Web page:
Bohol isn’t what you’d necessarily tag as a romantic destination — there are many other palm-fringed spots in the Philippine archipelago that, at the first glance of wispy white curtains floating dreamily from cabanas, might seem better suited for a couples’ getaway.
But love is definitely in the air in the Central Visayan island. For starters, it was in the name of our resort. When my fiancé and I needed a weekend away from the work stress that had begun to consume us, we packed our bags for Bohol and ended up in a sweet beachside retreat called Amorita, an 82-suite and 14-villa boutique resort on Panglao Island, just over the bridge south-west of the main Bohol landmass.
Also read: Hotel review: Amorita Resort, Bohol
It is indeed “dearly beloved” — for its location on one quiet end of Alona Beach, for the way calming shades of blue spill almost unbroken from the infinity pool to the Bohol Sea, and for the little details that can turn a holiday from merely relaxing to rewarding.
At some point in the day, for example, staff handed out home-made fruity iced lollies to help us deal with the overbearing heat as we lounged on a sunbed. When the temperatures cooled, we climbed the stairs up the resort’s cliff. We pedaled around the countryside on bicycles provided by the resort. The following day, we stretched out luxuriantly in an outdoor yoga session.
Within this well-curated slice of Bohol, we quickly found our comfortable silence. We would have been perfectly content to remain here, had my desire to experience more of Bohol not taken over. My partner and I reluctantly climbed into a tuk-tuk to explore another holiday home nearby, one that began as a labor of love and now stretches over five hectares.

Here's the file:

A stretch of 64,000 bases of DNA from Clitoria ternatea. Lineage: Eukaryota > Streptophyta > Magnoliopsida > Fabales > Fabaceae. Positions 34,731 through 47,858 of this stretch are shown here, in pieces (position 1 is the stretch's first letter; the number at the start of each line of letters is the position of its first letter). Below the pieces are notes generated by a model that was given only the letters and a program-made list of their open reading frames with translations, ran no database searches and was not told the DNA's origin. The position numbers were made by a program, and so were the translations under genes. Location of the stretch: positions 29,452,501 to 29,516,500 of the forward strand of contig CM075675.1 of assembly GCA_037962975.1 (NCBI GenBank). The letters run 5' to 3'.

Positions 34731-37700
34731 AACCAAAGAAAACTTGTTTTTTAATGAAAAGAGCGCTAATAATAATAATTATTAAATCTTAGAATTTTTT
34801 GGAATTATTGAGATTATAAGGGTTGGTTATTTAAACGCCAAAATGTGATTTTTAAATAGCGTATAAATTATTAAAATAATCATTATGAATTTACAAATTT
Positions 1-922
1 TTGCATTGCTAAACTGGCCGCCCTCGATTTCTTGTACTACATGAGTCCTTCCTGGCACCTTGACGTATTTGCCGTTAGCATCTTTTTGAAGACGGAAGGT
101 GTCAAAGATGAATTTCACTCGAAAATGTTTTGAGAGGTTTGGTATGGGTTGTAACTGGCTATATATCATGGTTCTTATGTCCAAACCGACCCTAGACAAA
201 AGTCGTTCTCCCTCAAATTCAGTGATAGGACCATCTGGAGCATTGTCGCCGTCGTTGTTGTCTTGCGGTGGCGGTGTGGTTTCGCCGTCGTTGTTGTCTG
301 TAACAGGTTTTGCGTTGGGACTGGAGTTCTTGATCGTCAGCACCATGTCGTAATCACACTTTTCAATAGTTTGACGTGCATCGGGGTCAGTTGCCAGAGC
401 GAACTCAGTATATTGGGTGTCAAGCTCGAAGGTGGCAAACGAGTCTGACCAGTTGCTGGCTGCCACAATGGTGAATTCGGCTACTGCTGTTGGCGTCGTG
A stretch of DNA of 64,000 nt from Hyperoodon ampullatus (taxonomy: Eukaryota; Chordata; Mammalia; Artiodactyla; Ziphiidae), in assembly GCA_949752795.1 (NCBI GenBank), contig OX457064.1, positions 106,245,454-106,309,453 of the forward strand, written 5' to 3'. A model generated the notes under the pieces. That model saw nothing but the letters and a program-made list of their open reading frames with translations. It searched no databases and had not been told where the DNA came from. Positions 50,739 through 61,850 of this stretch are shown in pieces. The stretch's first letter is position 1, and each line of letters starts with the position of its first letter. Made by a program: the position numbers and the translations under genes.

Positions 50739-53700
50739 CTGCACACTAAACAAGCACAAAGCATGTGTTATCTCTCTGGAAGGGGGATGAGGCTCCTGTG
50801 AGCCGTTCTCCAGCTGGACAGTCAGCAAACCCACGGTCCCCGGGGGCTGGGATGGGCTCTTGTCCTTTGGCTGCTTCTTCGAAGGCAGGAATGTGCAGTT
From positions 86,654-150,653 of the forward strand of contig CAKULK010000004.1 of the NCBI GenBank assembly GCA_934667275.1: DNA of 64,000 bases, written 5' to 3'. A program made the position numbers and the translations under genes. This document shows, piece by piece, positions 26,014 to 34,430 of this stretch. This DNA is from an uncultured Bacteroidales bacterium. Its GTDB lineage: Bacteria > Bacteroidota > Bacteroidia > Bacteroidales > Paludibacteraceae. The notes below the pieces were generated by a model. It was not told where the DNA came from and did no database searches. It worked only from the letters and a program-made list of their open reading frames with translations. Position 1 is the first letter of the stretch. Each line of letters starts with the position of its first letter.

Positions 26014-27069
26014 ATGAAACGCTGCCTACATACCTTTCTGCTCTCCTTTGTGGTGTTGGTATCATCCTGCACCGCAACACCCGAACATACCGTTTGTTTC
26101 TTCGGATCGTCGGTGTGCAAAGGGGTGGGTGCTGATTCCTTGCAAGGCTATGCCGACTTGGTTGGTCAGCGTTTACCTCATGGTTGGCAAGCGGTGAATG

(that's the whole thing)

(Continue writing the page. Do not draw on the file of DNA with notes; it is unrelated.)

I had heard a lot about the Bohol Bee Farm, the former one-bed vacation home of Victoria “Vicky” Sandidge, who formerly worked in New York. Since the mid-1990s, the forested cliff area has been transformed into a beekeeping property with rooms and a restaurant, The Buzzz Café. Although the farm has only three hives left on site — the rest were wiped out when Typhoon Haiyan devastated the area in 2013 — honey from other parts of the Philippines is still sold and served here, along with local and organic produce. What was once a humble holiday home employing a handful of workers is now a buzzing colony of 350 employees, most of whom live within a 5km radius.
Vicky’s dogged pursuit of making the bee farm self-sufficient, and to bring value to herself and the people around her, has never faltered. The enterprise started by “Tita” Vicky — as she is affectionately known to all her staff — now also extends to cooperatives and workers across Bohol. Woven products are made by loom operators from towns like Inabanga and Tubigon; jewelry and accessories by artisans in Dimiao; vegetables are grown in Jagna; organic rice comes from the Carmen Samahang Nayon Multi-purpose Cooperative; and coffee is harvested from other parts of the island. To think this all started with Vicky wanting to plant her own herbs for her little piece of vacation heaven.
The food was what enchanted us: organic roast chicken served with an umami-rich, naturally sweet red rice, fish tacos innovatively served in kabkab (fried cassava) shells, and home-made breads served with smooth, creamy honey butter and pesto made onsite. You wouldn’t think these dishes were any different from a top chef’s offerings if you ate them with your eyes closed.
That was when it hit us — we weren’t escaping real life on our short holiday, we were seeking inspiration for what we’d like our future reality to be. What we found in Bohol was everything we wanted: a home with a lot of heart, a place to relax and rejuvenate, a model for giving back to the community, and a haven to enjoy the sweet moments of life.
This article originally appeared in the October 2016 issue of Smile magazine.